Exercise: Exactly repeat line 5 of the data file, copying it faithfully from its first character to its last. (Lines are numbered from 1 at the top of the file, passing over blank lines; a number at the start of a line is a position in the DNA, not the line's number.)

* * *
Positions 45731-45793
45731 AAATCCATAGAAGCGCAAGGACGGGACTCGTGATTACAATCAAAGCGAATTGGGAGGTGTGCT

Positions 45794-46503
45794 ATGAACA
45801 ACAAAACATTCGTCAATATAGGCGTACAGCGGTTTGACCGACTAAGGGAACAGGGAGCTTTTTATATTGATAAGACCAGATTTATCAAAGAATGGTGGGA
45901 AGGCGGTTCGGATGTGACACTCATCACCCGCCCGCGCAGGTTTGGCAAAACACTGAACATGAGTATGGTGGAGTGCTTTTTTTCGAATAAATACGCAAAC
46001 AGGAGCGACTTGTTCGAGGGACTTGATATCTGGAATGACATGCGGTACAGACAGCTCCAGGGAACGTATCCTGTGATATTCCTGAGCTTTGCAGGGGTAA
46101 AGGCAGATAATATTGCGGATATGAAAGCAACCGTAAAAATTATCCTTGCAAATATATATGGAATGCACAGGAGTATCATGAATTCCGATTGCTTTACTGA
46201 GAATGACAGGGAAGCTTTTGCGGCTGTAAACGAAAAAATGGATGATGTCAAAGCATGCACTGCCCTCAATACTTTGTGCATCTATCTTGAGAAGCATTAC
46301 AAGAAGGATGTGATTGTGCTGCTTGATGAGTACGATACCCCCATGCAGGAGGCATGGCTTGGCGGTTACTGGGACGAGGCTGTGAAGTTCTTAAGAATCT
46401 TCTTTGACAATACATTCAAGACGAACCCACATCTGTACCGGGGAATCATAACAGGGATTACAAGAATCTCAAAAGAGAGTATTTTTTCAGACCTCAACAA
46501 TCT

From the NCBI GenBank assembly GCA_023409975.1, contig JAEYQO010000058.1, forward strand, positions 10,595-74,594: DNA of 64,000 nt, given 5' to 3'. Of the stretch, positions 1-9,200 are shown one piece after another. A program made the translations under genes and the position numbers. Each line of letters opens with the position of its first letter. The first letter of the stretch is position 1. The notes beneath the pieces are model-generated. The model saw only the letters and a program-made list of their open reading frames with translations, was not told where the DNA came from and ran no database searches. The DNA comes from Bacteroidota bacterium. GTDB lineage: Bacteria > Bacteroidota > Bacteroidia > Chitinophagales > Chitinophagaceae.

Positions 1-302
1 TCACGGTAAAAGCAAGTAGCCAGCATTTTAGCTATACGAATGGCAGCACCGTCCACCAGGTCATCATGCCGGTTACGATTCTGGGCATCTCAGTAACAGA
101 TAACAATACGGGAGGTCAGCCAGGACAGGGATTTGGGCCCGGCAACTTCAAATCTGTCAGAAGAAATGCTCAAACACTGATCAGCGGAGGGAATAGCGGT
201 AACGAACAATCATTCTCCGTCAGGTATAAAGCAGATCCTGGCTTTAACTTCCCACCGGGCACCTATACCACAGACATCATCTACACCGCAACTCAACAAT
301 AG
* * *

45801 ACAAAACATTCGTCAATATAGGCGTACAGCGGTTTGACCGACTAAGGGAACAGGGAGCTTTTTATATTGATAAGACCAGATTTATCAAAGAATGGTGGGA